Agency board Chairman Todd Harper confirmed amidst opposition from Republicans, support from Department of Justice.
The Senate on Wednesday confirmed Democratic National Credit Union Administration (NCUA) Chairman Todd Harper to serve a full, six-year term on the agency’s board through April of 2027.
The vote ended 59–40, with many Republicans opposing the nomination. Some Republicans have been outspoken in their opposition to Harper’s policies, while others have even questioned the legality of the nomination itself.
Harper had been nominated in 2019 to complete the term of Debbie Matz, who had left the board. In August, President Biden nominated Harper to serve a full, six-year term.
NCUA Board Chairman Todd Harper
When the Senate Banking Committee approved Harper for a full term on the board earlier this year, its ranking Republican Sen. Pat Toomey of Pennsylvania questioned the move’s legality.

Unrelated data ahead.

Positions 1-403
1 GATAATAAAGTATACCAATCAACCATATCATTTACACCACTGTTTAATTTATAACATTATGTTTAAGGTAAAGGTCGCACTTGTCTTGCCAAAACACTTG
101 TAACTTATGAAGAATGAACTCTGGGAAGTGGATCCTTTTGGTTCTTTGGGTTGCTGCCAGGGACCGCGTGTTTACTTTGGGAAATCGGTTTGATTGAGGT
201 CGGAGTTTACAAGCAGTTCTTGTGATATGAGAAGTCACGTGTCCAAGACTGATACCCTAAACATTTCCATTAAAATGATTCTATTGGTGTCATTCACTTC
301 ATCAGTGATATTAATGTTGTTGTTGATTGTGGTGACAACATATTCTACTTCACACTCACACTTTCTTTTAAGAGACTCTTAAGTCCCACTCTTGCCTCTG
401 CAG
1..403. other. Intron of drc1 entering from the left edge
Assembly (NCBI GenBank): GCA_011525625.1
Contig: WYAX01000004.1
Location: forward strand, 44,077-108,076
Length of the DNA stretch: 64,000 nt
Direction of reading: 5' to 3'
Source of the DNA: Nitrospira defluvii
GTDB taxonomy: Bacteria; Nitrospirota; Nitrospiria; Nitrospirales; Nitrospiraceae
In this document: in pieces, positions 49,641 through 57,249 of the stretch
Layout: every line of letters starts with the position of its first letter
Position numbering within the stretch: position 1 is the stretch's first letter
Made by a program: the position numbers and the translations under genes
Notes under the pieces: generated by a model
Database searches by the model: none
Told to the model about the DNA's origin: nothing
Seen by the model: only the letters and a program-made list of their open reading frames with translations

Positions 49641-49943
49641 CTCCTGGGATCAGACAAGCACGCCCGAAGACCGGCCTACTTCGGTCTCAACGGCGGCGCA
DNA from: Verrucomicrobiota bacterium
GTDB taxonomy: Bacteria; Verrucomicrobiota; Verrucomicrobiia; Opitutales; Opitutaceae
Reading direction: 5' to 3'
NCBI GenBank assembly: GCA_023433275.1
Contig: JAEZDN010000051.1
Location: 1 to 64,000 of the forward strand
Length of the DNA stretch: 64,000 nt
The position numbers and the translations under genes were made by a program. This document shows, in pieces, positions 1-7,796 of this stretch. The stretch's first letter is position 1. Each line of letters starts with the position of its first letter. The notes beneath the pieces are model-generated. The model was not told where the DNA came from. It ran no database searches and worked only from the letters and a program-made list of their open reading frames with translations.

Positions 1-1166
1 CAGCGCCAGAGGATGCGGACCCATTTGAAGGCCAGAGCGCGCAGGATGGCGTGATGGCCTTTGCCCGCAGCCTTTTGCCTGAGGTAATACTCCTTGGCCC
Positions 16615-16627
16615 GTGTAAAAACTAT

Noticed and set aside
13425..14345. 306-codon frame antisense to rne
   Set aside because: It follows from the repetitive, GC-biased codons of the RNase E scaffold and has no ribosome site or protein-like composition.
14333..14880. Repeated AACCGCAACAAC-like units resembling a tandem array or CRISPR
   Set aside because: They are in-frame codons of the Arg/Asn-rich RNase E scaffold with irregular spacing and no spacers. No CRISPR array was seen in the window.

At issue was the Federal Credit Union Act, which states, “Board members shall not be appointed to succeed themselves except the initial members appointed for less than a six-year term may be reappointed for a full six-year term and future members appointed to fill unexpired terms may be reappointed for a full six-year term.”
Toomey said that Harper’s reappointment violates the prohibition on a board member serving successive terms.
However, in December, 2021, Assistant Attorney General Christopher Schroeder wrote a memo to the White House Legal Counsel stating that the Department of Justice (DOJ) believed Harper could be nominated for a full term.
“We conclude that Chairman Harper’s first appointment as a member of the Board was to an ‘unexpired term’ and he therefore is eligible for reappointment,” Schroeder wrote.
Before joining the board, Harper served as director of the agency’s Office of Public and Congressional Affairs and chief policy advisor to Matz and former board member Rick Metsger. He is the first member of the NCUA’s staff to become an NCUA board member.